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United States v. Biondo


April 22, 1943


Appeal from the District Court of the United States for the Southern District of New York.

Before SWAN, CHASE, and CLARK, Circuit Judges.

Per Curiam.

The appellant contends that the evidence was insufficient to sustain the jury's verdict that he was guilty of "wilfully and knowingly" possessing the unstamped cans of alcohol. At the time of his arrest he was carrying two of the five-gallon cans along the hallway of a building in front of which Lo Biondo, a co-defendant who pleaded guilty, was stowing similar cans in an automobile. Four other cans were on the floor of the hall and four more had already been put into the car. The cans were so wrapped in paper that no one could see without removing the wrappings whether they bore tax stamps. Though others fled from the scene when the officer approached, the appellant made no attempt to escape. His story when arrested was that he lived in a room in the building and that an unknown stranger, whom he met in the hall, had asked him to help move the packages and promised to pay him something for so doing. He could give no adequate description of the stranger. The court left to the jury the question whether the appellant's possession was innocent or with knowledge. We think that the evidence was sufficient to take the case to the jury and that its verdict should stand if the trial was conducted without error. See Wheeler v. United States, 5 Cir., 80 F.2d 678, 679; United States v. Sebo, 7 Cir., 101 F.2d 889, 891.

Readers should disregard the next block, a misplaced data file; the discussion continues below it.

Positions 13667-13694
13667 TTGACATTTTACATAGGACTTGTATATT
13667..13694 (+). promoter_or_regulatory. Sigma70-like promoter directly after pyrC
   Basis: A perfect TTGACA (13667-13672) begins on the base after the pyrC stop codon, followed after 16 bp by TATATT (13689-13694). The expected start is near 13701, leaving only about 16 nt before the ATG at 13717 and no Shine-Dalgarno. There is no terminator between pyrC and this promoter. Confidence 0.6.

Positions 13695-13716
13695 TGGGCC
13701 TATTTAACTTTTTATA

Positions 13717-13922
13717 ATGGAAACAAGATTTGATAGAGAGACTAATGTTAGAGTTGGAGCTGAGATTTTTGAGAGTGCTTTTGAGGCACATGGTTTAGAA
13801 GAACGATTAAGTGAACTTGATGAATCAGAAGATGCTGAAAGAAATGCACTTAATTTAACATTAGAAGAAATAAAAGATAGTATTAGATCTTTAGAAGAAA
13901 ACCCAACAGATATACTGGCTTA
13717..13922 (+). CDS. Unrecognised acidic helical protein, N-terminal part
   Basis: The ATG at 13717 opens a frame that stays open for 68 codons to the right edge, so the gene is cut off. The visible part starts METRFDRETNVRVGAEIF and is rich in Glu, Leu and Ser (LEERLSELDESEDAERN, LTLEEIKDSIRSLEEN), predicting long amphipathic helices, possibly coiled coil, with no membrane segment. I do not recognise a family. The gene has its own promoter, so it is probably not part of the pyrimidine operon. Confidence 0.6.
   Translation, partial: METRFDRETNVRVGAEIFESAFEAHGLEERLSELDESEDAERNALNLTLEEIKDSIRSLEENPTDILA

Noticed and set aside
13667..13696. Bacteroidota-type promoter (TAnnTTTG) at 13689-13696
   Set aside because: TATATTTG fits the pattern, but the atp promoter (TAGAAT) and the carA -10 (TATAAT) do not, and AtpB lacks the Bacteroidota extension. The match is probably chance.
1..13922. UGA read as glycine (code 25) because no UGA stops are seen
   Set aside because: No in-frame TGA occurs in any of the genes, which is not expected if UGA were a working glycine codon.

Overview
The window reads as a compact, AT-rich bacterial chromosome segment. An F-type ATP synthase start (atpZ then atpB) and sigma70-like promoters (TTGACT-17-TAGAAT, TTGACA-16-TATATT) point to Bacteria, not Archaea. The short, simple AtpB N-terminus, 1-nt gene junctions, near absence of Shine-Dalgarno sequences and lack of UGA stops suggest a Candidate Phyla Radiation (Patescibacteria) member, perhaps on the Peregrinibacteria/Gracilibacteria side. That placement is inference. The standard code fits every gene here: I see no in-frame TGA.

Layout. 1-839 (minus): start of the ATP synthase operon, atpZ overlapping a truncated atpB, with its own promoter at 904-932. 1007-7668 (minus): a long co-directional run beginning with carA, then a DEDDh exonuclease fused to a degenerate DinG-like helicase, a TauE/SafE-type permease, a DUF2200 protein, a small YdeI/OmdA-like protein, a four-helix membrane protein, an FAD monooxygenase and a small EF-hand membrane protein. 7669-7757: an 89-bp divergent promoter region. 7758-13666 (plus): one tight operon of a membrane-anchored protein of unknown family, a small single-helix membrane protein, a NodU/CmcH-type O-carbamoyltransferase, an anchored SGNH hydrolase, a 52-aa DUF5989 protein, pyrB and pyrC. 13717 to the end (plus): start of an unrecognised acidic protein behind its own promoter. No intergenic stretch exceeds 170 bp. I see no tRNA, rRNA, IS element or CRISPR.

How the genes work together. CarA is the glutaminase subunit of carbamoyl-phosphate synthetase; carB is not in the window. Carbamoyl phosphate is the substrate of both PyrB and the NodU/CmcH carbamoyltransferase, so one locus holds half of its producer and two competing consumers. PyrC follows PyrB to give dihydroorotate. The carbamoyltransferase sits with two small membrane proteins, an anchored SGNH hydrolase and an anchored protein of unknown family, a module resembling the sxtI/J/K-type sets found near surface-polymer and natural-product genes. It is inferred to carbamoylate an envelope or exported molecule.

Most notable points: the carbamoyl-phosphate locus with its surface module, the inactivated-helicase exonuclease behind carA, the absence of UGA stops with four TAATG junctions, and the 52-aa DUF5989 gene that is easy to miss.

But the second contention claims error in the charge. While the appellant and Lo Biondo were en route to the police station in an autombile, detective Duffy said to them, "Haven't you fellows stopped bootlegging yet?" To this Lo Biondo replied, "What can you do about it?" The appellant said nothing. No objection was taken to the admission of Duffy's testimony as to this conversation, but at the conclusion of the court's charge counsel for the appellant asked for an instruction "that though Duffy testified Lo Biondo made some comment to the query about getting out of bootlegging and that De Christino kept silent, the jury should not consider it an indication of guilt or innocence." Thereupon the court said: "The jury may consider that as a circumstance. When he had liberty to speak, he didn't speak. That is a circumstance which they may consider." To this counsel excepted. The detective's question was in essence an accusation that appellant and Lo Biondo had previously been, and still were, engaged in bootlegging. The court's charge amounted to telling the jury that the appellant's silence in the face of such charge could be considered as an admission of its truth. If his silence amounted to an admission that he was still engaged in bootlegging, the inference that he knew the cans of alcohol to be unstamped was almost inevitable. We cannot doubt, therefore, that the charge had an important influence on the verdict. Nor do we doubt that the charge as given was correct, if the evidence as to the arresting officer's question and the appellant's silence was property in the case. But we do not think it was. It has frequently been held that one under arrest or in custody, charged with crime, is under no duty to make any statement concerning the crime, and statements tending to implicate him made in his presence by others, although not denied by him, are not admissible against him Yep v. United States, 10 Cir., 83 F.2d 41, and cases therein cited. As was said in McCarthy v. United States, 6 Cir., 25 F.2d 298, 299. "to draw a derogratory inference from mere silence is to compel the respondent to testify; and the customary formula of warning should be changed, and the respondent should be told, 'If you say anything, it will be used against you; if you do not say anything, that will be used against you.'" Whether under special circumstances the rule of non-admissibility may be relaxed, as suggested in Wigmore, Evidence, 3rd Ed. ยง 1072, we need not now determine, for no circumstances justifying its relaxation in the case at bar are apparent. It is true that Duffy's testimony was received without objection and no formal motion was made by the appellant to strike it out. But the requested charge that "the jury should not consider it an indication of guilt or innocence" was equivalent to a motion to strike. Viewed in that light the requested charge should have been given. Instead the jury was permitted to use to incriminate the appellant his failure to reply to the arresting officer's question. The judgment is reversed and the cause remanded for a new trial.


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